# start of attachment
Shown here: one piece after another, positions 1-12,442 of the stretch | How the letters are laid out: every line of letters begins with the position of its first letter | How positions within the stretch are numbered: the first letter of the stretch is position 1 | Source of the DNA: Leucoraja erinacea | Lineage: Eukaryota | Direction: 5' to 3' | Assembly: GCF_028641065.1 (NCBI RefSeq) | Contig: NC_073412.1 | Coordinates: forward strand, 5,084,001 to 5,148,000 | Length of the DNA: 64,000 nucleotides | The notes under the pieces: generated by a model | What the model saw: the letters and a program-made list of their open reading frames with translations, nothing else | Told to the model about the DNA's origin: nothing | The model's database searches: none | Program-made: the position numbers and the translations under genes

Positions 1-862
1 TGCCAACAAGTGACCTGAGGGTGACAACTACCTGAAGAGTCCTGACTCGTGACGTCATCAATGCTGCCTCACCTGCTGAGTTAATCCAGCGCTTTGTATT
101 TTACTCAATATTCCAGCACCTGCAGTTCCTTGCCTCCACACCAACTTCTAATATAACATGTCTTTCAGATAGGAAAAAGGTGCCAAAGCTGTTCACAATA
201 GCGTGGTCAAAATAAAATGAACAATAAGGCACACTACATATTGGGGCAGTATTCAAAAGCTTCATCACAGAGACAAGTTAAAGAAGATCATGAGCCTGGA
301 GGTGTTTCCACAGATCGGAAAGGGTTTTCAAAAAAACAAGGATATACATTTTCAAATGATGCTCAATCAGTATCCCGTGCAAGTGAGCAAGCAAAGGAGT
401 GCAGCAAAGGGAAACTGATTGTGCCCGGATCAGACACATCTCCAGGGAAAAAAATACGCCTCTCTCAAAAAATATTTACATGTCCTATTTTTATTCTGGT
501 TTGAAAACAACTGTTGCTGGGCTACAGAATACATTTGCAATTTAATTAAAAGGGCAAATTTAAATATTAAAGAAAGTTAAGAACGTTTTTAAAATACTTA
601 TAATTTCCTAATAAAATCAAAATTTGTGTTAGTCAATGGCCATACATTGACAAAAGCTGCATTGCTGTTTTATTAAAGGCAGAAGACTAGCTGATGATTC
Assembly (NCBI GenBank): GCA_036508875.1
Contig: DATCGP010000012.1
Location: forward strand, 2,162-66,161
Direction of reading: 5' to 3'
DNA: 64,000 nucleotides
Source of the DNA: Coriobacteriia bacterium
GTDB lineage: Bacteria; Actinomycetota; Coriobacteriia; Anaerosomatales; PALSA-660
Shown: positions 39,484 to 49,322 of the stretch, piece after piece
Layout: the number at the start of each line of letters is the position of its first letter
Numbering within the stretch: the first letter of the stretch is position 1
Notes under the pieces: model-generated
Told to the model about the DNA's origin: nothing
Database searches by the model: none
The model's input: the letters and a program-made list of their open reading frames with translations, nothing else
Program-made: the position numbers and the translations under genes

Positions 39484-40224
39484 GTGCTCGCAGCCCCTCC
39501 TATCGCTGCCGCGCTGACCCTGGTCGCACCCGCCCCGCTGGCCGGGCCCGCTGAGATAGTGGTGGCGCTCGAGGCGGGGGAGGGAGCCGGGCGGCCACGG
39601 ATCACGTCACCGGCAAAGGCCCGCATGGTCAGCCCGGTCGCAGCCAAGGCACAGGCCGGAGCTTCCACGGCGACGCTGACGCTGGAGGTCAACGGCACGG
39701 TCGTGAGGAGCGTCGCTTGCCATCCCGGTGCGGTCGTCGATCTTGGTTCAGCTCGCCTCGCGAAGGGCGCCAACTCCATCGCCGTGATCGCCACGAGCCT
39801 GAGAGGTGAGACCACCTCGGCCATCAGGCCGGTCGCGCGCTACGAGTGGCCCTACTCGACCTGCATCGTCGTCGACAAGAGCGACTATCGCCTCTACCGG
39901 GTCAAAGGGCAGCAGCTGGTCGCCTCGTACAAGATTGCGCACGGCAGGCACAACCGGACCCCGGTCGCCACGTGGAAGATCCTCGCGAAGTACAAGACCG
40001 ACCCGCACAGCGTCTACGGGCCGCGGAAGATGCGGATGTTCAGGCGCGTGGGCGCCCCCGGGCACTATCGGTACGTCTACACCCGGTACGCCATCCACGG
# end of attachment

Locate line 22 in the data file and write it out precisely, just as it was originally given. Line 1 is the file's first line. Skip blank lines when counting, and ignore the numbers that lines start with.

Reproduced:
Database searches by the model: none